The New Atheists are blissfully ignorant of this ongoing revolution in Anglo-American philosophy. They are generally out of touch with cutting-edge work in this field. About the only New Atheist to interact with arguments for God’s existence is Richard Dawkins. In his book The God Delusion, which has become an international best-seller, Dawkins examines and offers refutations of many of the most important arguments for God. He deserves credit for taking the arguments seriously. But are his refutations cogent? Has Dawkins dealt a fatal blow to the arguments?

Well, let’s look at some of those arguments and see.”

The five arguments that Craig covers are:

1. the cosmological argument from contingency
2. the kalam cosmological argument based on the beginning of the universe
3. the moral argument based upon objective moral values and duties
4. the teleological argument from fine-tuning
5. the ontological argument from the possibility of God’s existence to his actuality

It is an excellent overview and along with the other articles (see our post on the CCI here) together offer valuable material for campus ministries (or anyone else).

The article can be read here or downloaded as a pdf.

Why Richard Dawkins Won't Debate Craig: "I'm Busy"

Richard Dawkins responds to the question at the recent Intelligence Squared debate at Wellington College in Berkshire, over his refusal to engage with prominent philosopher of religion, William Lane Craig.

HT: Gil S at the new Rational Thoughts blog

Update:

Wintery Knight has some good analysis here:

Dawkins’ reasons in point form (with Wintery Knight’s commentary):

  • Dawkins claims that he is willing to debate high-ranking clergymen (but Craig is a scholar, not a clergyman)
  • Dawkins claims that Craig is a creationist (but Craig supports his kalam cosmological argument with the Big Bang)
  • Dawkins claims that Craig’s only claim to fame is that he is a professional debater (but see Craig’s CV and publications below, which is far more prestigious than Dawkins’)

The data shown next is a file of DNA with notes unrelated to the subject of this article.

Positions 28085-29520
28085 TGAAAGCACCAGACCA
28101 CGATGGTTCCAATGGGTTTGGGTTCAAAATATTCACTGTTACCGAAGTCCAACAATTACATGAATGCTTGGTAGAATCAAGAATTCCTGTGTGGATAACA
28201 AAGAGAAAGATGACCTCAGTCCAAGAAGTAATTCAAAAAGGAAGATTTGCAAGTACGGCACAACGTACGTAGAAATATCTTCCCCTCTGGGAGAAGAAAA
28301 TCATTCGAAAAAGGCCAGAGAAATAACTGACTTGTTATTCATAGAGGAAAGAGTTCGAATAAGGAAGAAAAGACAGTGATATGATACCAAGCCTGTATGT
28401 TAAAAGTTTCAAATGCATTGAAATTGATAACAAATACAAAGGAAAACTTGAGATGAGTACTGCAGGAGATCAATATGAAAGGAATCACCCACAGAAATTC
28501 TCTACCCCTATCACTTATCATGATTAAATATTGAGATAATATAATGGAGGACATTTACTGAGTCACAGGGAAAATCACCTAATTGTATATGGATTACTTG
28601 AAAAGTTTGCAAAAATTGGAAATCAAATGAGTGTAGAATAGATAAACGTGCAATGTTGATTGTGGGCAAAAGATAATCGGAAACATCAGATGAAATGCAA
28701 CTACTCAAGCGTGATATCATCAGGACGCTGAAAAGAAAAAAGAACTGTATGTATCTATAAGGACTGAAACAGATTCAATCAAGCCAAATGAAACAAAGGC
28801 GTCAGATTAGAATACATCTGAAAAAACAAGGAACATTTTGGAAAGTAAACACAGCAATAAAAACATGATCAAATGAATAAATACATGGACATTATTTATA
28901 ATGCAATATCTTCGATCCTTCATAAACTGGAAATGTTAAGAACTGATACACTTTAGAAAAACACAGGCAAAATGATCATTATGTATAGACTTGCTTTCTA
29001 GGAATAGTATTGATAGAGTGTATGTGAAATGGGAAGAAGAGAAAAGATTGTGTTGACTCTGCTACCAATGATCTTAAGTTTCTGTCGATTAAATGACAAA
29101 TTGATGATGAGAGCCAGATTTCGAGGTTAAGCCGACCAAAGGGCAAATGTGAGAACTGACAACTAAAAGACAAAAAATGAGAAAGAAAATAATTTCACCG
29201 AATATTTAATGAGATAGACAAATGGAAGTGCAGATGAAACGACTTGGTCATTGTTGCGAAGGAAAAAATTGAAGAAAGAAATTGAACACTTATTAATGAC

• Dawkins claims that he’s too busy.

What are the real reasons why he won’t debate Craig?

I can think of three reasons why Dawkins would avoid a debate with Craig:

  1. He doesn’t know how to defend atheism and disprove theism in public
  2. He doesn’t have the intellectual capacity to understand logic and study evidence
  3. He doesn’t want to debate a real scholar and be humiliated in public, like Hitchens and Dennett

My opinion is that he is guilty of all 3 of these.

Jason Engwer at Triablogue quotes ChristianJR4, who posted the clip:

“To me, it sounded like Dawkins was saying he wouldn’t debate Craig because he doesn’t have any other claim to fame besides him being a really good debater. Of course that’s patently false. Craig’s academic credentials and fame far outstrip any of Dawkin’s past debate opponents against theists… It’s quite amusing, to say the least, that after 2 full years of hearing about him, Dr. Dawkins still doesn’t have a clue about who Dr. Craig is. He doesn’t know, for example, that Craig is a world renowned philosopher of Religion (indeed he’s considered to be at the top of his field). He doesn’t know that Craig is a ‘leading philosopher of space and time’ (Quentin Smith quote). He doesn’t know that Craig’s claim to fame is actually on the Kalam Cosmological Argument, not his debating.”